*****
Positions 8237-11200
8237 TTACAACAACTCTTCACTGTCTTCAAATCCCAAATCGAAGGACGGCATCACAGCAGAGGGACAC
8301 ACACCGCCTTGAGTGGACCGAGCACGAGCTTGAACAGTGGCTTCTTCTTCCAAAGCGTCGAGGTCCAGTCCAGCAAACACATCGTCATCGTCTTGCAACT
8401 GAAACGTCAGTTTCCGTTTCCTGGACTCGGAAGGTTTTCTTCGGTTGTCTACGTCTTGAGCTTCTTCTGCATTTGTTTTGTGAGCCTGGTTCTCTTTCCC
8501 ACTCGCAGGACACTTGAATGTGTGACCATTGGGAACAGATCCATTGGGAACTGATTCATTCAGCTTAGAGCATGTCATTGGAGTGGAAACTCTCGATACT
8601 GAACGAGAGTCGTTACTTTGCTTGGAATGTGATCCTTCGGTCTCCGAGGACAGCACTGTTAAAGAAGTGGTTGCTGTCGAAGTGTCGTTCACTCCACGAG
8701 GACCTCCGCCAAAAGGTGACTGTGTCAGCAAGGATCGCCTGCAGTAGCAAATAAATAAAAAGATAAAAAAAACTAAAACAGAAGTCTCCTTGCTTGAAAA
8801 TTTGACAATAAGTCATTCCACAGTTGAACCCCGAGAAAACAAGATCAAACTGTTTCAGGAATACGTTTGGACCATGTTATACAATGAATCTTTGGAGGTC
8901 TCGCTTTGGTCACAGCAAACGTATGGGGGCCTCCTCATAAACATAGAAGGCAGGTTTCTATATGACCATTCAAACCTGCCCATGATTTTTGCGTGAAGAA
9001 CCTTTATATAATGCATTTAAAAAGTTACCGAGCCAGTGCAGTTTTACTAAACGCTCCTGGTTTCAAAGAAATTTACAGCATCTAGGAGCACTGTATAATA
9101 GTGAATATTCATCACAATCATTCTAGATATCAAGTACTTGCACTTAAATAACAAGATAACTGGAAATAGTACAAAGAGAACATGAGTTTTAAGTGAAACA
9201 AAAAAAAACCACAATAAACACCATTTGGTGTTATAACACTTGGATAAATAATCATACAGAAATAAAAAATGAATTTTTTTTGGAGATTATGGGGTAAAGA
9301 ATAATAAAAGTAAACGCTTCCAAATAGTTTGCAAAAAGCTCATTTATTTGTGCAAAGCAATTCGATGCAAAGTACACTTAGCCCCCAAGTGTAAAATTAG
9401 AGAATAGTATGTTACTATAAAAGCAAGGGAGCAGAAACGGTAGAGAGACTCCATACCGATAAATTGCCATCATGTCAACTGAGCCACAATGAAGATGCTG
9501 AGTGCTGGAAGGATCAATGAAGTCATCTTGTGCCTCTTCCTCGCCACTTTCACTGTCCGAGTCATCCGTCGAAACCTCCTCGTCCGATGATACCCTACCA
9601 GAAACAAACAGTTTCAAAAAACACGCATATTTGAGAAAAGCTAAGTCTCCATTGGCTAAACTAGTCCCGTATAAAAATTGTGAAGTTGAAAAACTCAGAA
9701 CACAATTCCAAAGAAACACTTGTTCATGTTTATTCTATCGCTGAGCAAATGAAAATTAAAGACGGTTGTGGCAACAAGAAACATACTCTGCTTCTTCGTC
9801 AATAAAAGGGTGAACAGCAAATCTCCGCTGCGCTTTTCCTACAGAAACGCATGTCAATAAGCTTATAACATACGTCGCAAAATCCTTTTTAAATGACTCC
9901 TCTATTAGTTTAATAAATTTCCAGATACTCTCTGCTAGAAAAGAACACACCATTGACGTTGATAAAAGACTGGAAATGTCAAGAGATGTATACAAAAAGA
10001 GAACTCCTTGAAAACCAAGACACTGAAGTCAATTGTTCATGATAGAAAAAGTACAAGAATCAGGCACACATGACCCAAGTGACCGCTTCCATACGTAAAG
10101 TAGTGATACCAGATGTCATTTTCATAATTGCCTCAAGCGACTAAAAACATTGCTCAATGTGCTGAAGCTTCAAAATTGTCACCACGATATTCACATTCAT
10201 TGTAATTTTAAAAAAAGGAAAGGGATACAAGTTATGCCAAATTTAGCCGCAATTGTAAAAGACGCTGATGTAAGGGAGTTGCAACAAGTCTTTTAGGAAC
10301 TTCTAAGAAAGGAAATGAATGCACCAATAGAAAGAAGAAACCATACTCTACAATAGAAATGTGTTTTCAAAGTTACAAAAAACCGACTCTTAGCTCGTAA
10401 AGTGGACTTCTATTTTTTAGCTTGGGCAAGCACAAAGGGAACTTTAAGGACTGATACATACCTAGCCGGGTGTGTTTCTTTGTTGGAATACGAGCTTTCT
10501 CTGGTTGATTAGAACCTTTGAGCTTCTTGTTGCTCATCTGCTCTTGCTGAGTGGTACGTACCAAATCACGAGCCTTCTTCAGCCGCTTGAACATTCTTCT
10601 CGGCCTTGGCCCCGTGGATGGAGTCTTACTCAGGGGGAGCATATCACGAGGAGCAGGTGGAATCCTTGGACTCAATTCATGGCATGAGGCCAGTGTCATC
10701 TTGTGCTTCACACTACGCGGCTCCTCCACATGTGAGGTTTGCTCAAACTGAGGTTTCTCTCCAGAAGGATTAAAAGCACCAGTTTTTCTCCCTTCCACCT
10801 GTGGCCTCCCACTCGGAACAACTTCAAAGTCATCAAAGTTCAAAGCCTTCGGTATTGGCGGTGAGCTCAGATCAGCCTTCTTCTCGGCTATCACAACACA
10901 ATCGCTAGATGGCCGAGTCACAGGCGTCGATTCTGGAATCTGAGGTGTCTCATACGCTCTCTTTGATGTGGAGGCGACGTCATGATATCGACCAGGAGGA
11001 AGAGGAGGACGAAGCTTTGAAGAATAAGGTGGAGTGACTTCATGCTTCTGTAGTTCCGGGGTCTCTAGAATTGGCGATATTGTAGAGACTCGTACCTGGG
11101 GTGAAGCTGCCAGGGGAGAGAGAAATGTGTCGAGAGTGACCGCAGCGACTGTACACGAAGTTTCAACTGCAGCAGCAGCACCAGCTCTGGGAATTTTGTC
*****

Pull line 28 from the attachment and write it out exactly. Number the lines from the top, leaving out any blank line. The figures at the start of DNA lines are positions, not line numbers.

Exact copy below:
10801 GTGGCCTCCCACTCGGAACAACTTCAAAGTCATCAAAGTTCAAAGCCTTCGGTATTGGCGGTGAGCTCAGATCAGCCTTCTTCTCGGCTATCACAACACA